Defamation and Malicious Publication  This will simplify and modernise the law of defamation and provide a clear framework which more appropriately balances freedom of expression and protection of reputation.

Forensic Medical Services (Victims of Sexual Offences)  Will underpin the ongoing work of the Chief Medical Officer for Scotland's Rape and Sexual Assault Taskforce. The Bill provides a new legal basis for the carrying out of forensic medical examinations for victims of sexual crime, and in particular will establish a national self‑referral model for victims who wish to have an examination without first reporting to the police. 

Hate Crime and Public Order. Will consolidate, modernises and extend hate crime legislation in Scotland. It adds age as an additional characteristic and includes a power to enable the characteristic of 'sex' to be added at a later date. The Bill provides for new stirring up of hatred offences for age, disability, race, religion, sexual orientation, transgender identity and variations in sex characteristics. Currently there are only offences of stirring up racial hatred.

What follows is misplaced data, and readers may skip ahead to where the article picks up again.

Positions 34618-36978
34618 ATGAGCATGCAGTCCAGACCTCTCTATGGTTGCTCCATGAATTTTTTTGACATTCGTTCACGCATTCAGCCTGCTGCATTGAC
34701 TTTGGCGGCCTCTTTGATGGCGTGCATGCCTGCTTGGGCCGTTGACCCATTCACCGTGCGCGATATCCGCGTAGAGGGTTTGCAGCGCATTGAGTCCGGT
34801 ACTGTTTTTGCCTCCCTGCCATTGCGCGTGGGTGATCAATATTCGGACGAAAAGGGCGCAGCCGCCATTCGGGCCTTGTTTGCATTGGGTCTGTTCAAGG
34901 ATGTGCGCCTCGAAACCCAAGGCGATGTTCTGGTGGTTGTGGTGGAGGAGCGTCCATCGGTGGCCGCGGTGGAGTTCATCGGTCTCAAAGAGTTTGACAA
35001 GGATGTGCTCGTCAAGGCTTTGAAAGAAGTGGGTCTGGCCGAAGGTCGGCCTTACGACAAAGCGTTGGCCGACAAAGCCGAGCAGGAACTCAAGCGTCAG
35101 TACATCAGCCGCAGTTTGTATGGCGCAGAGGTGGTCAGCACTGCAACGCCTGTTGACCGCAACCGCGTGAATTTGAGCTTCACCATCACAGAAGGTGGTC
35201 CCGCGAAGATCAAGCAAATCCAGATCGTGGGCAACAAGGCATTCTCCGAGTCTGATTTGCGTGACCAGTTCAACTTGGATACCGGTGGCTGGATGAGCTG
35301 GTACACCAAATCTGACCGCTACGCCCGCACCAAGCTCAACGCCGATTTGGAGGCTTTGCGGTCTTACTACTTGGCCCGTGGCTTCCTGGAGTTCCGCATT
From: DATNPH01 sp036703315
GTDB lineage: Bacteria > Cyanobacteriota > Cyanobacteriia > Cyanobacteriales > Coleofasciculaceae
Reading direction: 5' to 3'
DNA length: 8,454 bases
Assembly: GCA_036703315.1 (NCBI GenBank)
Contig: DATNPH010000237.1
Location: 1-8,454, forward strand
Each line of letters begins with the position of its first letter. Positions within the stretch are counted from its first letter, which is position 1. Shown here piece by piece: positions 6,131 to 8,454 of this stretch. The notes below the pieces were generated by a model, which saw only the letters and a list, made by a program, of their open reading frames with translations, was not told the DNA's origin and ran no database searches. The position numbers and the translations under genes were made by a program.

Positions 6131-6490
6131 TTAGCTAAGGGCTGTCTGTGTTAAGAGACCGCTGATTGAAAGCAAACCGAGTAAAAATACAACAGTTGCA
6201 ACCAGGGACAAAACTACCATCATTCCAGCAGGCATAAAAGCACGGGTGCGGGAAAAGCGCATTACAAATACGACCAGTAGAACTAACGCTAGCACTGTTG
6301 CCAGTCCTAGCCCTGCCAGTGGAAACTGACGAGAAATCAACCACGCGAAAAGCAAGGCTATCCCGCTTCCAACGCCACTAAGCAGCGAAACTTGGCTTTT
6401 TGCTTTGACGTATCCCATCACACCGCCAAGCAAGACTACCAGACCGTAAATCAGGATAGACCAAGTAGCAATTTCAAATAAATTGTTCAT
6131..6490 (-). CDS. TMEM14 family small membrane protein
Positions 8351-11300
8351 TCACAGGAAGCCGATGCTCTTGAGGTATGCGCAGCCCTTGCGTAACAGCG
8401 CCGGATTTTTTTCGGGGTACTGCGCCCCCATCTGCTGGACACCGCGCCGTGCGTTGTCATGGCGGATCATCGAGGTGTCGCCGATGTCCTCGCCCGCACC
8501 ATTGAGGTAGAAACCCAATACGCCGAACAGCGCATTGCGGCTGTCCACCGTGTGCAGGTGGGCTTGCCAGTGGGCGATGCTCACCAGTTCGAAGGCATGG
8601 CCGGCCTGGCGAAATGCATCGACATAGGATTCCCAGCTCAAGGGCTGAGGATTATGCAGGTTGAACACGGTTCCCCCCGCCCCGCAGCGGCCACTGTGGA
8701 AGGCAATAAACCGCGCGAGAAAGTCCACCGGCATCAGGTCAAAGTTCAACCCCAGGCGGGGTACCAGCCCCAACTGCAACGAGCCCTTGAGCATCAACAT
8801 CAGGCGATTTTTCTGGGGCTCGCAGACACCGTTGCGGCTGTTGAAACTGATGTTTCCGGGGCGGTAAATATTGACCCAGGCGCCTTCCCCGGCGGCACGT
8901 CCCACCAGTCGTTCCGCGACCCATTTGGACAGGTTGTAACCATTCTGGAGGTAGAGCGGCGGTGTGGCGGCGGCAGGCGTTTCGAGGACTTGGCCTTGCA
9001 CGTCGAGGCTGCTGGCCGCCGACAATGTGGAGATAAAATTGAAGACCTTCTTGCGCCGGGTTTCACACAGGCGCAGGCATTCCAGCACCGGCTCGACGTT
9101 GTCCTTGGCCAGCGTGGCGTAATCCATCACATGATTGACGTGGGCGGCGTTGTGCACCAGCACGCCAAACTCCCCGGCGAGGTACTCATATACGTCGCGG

Heat Networks  Will introduce regulation to the heat network sector to support the development of district and communal heating networks. These systems are crucial to Scotland's response to the global climate emergency.

Redress for Survivors (Historical Child Abuse in Care)   Will seek to establish a financial redress scheme for and in respect of survivors of historical child abuse in certain residential care settings in Scotland. The purpose of the scheme is to acknowledge and provide tangible recognition of harm suffered as a result of that abuse. The Bill also provides for access to some non‑financial elements of redress including emotional and psychological support.